In the 1896 Olympics no weight classes existed for the wrestling event, as a result there would only be one winner among competitors of all sizes. The rules used were similar to modern Greco-Roman wrestling, although there was no time limit, and not all leg holds were forbidden. Carl Schuhmann and Georgios Tsitas were the two athletes in the final for wrestling, however Darkness forced the final match to be suspended after 40 minutes; the match was continued the following day, Carl Schumann needed only fifteen minutes to finish the event and gain first place.


Carl Schuhmann (left) and Georgios Tsitas shake hands before the final match of the wrestling competition from https://en.wikipedia.org/wiki/1896_Summer_Olympics#/media/File:Schuhmann_lotta_atene_1896.jpg

An interesting fact about the weightlifting event in the first Olympics is that a servant was ordered to remove the weights, which appeared to be a very difficult task for him. Prince George came to the servant’s assistance, picking up the weight and throwing it a considerable distance with ease, to the delight of the crowd.

Bizarrely, although tennis was already a major sport by the end of the 19th century,  no top players turned up for the first Olympic event in Athens. John Pius Boland, who won the event, had been entered in the competition by a fellow-student of his at Oxford, the Greek, Konstantinos Manos.  Konstantinos with the help of John had been attempting to recruit for the Athens Olympics within Oxford sporting circles.

For the gymnastics events Germany had sent an 11-man team, which placed first in five of the eight events, including both team events. In the team event on the horizontal bar, the German team was unopposed. Three Germans added individual titles: Hermann Weingärtner placed first on the horizontal bar event, Alfred Flatow placed first on the parallel bars; and Carl Schuhmann, placed first on the vault. Louis Zutter, a Swiss gymnast, placed first on the pommel horse, while Greeks Ioannis Mitropoulos and Nikolaos Andriakopoulos were victorious in the rings and rope climbing events.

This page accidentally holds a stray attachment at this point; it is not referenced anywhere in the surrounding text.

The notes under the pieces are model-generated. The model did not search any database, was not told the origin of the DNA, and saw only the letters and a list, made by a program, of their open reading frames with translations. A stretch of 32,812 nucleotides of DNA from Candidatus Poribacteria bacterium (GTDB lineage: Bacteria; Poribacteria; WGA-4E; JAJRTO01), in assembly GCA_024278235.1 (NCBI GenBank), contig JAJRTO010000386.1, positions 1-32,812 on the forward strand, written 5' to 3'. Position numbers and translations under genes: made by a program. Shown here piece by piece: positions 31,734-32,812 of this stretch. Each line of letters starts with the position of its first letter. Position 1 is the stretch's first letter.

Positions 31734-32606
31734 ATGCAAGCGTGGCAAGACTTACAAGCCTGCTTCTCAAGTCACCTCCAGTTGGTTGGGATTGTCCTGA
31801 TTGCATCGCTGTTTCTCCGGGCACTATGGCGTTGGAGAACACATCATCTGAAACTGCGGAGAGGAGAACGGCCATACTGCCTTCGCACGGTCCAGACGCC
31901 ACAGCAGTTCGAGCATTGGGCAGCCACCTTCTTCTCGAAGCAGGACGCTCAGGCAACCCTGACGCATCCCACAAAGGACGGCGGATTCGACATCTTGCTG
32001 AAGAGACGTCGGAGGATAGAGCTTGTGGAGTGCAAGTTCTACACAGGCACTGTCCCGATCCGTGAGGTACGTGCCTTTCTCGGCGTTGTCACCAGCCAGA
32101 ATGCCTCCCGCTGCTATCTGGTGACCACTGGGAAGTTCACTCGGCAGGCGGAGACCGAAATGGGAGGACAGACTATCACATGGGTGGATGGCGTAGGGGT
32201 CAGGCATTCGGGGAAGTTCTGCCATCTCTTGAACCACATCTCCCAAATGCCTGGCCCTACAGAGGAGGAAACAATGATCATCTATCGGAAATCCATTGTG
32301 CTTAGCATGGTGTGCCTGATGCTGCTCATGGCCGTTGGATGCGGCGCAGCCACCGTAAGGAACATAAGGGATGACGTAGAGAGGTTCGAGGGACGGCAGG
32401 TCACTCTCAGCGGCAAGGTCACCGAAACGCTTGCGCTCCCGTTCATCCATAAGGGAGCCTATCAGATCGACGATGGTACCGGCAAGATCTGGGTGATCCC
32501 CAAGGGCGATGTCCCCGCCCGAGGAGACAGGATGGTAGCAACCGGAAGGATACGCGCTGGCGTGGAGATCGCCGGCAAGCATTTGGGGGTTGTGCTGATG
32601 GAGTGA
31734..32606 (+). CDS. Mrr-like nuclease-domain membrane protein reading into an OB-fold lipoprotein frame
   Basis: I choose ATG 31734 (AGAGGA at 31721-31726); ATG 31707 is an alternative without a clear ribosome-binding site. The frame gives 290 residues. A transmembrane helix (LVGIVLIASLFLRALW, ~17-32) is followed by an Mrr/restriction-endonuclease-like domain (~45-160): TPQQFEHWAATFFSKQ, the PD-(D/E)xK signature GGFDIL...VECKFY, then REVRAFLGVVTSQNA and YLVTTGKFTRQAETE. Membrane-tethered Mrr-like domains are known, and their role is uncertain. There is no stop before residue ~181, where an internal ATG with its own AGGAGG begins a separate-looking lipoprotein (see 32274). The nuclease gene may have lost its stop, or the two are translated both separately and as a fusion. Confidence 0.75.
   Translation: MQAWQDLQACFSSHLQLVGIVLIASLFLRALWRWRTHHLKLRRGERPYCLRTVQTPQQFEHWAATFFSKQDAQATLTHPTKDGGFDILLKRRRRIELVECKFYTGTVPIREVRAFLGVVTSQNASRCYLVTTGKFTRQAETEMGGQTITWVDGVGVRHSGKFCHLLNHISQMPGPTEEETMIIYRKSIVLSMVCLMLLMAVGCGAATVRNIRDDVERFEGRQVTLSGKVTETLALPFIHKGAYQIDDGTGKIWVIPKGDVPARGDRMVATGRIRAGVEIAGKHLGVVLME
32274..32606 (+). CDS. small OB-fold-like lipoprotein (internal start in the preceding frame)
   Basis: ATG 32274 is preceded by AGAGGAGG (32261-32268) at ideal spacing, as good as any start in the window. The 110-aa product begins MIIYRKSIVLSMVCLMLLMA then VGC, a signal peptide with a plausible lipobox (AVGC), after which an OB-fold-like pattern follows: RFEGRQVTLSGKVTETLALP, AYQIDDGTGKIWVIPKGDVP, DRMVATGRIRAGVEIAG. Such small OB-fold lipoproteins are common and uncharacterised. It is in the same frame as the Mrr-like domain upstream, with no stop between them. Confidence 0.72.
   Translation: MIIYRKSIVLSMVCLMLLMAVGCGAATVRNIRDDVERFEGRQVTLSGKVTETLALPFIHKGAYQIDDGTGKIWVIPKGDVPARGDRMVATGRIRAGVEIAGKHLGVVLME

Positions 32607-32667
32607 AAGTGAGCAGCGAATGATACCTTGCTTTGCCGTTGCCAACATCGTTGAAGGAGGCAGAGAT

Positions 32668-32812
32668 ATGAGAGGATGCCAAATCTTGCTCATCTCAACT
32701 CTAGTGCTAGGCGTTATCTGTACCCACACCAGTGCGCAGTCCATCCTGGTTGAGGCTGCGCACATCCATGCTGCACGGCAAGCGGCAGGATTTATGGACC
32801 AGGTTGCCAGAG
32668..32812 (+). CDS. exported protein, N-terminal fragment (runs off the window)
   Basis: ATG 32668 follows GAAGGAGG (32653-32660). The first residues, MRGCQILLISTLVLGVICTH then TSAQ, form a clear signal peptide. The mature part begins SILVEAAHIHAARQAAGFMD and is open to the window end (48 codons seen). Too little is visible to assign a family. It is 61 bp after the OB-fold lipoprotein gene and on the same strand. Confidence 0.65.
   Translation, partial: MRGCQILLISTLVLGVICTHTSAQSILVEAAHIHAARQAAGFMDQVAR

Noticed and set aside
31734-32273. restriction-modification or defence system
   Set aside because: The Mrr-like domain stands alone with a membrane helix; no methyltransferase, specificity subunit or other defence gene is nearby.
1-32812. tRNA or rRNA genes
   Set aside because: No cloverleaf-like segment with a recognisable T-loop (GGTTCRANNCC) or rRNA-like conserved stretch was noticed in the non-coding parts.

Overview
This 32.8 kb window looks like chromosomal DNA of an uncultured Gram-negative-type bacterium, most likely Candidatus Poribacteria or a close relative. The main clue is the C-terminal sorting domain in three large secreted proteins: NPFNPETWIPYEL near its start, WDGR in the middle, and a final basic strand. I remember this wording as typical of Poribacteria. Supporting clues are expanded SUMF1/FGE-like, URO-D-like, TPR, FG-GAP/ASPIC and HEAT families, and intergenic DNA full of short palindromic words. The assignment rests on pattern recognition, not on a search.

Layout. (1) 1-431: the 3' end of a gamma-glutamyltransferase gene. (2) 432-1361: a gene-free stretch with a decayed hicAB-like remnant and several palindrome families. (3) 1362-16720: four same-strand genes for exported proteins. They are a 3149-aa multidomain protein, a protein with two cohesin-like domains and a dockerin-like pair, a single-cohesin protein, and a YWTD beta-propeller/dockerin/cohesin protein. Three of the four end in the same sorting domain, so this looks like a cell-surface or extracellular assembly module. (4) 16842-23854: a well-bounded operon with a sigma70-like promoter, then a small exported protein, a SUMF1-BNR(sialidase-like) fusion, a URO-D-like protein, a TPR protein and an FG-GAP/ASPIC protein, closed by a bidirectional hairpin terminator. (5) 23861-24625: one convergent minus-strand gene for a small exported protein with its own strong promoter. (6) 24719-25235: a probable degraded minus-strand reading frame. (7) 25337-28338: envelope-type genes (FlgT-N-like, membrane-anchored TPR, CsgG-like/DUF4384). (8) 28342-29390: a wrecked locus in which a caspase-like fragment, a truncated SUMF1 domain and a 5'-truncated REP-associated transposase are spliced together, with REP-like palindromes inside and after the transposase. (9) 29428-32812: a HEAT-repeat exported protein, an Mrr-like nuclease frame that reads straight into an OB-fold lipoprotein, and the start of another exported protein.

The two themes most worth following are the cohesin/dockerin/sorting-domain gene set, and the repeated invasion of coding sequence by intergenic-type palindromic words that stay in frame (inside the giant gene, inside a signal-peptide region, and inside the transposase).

The German individual gymnastics champions: Schuhmann, Flatow, and Weingärtner from https://en.wikipedia.org/wiki/1896_Summer_Olympics#/media/File:Schuhmann_flatow_weingartner.jpg

For fencing, four events were scheduled, but the épée event was cancelled for unknown reasons. In the foil event Frenchman, Eugène-Henri Gravelotte placed first. In the other two events, the sabre and the master’s foil, Greek fencers placed first. Leonidas Pyrgos became the first Greek Olympic champion in the modern era for placing first in master’s foil.

Interestingly in the 12 hour cycling event only two competitors completed the event with the Austrian Adolf Schmal placing first for the event.  Additionally, in the 100 kilometres  cycling event, Léon Flameng placed first, after a fall, and after stopping to wait for his Greek opponent Georgios Kolettis to fix a mechanical problem.

The last event was athletics and the day after the official marathon, Stamata Revithi ran the 40-kilometer course in 5 hours 30 minutes finishing outside Panathinaiko Stadium. She was denied entry into the official race as the 1896 Olympics excluded women from competition.

The next Olympics will begin on 23rd July 2021 in the Japanese city of Tokyo which is definitely something we can all look forward to!





References:

https://www.history.com/this-day-in-history/first-modern-olympic-games

https://www.britannica.com/biography/Pierre-baron-de-Coubertin

https://historythings.com/successful-first-modern-olympics-1896/

https://en.wikipedia.org/wiki/1896_Summer_Olympics

https://www.olympic.org/athens-1896

https://www.olympic.org/spyridon-louis#:~:text=Spyridon%20Louis%20was%20a%2024,to%20its%20great%20historical%20significance.

Featured image courtesy of https://www.pexels.com/. Image license can be found here. No changes have been made to this image